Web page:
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Somethings i hate about Critics


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No offence to the people that are critics but i have read some of the bad stuff said about TFU and TFU 2 and i have to say i have played both games and i enjoy them no matter what is said. i mean Critics makes it sound like you should not buy the games and stuff like that i mean to be honest its the players choice to play the games. The Dark Side versions of the expansions to both Force Unleashed games are what ifs all they are, are alternate reality of the star wars universe. in the first game you kill darth vader and become the Emperor's assassin and you have to stop the rebel allience. in the second game you are the clone of starkiller doin darth vader's bidding who later gets betrayed by the Emperor after you kill Leia. Yea i have to admit that Han and Chewy die but thats the beauty of the alternate universe of Star Wars say what you want, i think the Force Unleashed 2 was made to be more like a movie of a game then a game i cant say i miss the after mission report even though the first game was good in my opinion but that after mission report was a tad bit annoying made me feel like i was taking small breaks. only thing i see glitch wise in TFU 2 is the no saber activation noise after you switch from the red crystal and from the dark side expansion the annoying saber tail from an unactive saber after killing han and chewy. other then this in my opinion i see nothing wrong with any of the The Force Unleashed games at all just wish the next mission and skin pack comes out soon. to me critics give a good game bad reputation before it is played by the players, yea ive seen some bad games that deserve the bad credit but critics say were good games.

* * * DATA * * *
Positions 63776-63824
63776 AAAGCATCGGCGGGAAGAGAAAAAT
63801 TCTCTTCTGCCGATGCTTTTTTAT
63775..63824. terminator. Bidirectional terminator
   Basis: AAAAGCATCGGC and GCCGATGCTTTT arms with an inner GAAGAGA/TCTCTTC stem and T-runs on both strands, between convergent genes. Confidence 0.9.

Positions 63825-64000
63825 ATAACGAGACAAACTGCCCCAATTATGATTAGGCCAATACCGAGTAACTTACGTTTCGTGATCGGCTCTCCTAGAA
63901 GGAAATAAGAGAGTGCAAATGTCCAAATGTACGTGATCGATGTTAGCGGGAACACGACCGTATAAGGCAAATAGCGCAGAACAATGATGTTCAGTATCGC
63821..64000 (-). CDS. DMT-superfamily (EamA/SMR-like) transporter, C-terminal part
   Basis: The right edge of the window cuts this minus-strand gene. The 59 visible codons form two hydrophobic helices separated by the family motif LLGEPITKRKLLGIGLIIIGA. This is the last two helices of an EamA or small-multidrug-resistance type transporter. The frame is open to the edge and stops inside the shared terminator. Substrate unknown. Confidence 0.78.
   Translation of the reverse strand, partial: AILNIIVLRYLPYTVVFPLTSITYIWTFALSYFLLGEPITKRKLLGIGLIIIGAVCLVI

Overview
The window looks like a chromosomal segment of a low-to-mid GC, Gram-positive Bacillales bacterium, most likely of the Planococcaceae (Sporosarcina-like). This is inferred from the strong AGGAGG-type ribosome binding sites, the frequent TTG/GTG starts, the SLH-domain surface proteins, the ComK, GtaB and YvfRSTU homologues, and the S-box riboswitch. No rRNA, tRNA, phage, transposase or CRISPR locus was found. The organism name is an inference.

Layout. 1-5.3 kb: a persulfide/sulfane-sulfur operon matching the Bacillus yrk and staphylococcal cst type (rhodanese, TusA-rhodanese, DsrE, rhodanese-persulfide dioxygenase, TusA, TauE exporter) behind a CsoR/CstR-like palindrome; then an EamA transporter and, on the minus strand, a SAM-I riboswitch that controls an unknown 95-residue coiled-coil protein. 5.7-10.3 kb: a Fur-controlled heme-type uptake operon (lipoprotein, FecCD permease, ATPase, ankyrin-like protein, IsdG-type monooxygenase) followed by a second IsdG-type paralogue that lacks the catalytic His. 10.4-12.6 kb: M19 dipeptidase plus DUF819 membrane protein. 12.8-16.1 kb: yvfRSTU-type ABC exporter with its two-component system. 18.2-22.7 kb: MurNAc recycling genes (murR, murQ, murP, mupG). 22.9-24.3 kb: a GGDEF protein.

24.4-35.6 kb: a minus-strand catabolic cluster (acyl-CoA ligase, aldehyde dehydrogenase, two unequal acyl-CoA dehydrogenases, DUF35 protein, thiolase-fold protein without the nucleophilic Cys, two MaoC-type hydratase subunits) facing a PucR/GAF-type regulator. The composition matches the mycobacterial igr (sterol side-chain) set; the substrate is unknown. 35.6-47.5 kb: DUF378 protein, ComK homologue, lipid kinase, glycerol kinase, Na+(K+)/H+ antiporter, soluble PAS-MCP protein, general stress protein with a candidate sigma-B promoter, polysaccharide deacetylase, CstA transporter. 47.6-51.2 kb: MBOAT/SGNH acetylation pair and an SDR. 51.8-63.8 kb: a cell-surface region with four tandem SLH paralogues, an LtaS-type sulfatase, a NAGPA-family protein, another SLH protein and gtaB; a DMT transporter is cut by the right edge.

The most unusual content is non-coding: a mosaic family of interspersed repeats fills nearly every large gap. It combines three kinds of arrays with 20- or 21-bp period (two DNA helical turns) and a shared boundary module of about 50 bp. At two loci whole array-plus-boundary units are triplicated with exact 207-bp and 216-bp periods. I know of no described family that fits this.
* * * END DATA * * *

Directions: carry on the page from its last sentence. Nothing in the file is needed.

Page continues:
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That's kind of the point of a critical review. It's to give you information on the game and whether that person thought it was a worthwhile game or not. They're perfectly within their rights to say a game blows chunks and you shouldn't buy it.


If you agree with their criticisms, cool, if not then you may like it anyway. Not all reviews are helpful, but I think bashing critics because they don't like a game you happen to like doesn't make much sense. If only people who agreed with you were allowed to post reviews, that wouldn't be very helpful, since not everyone agrees with you anyway (and that goes for anyone here). It helps if I know what the person likes, but that's not always clear. So I like it when they say what they liked or didn't like, explaining why.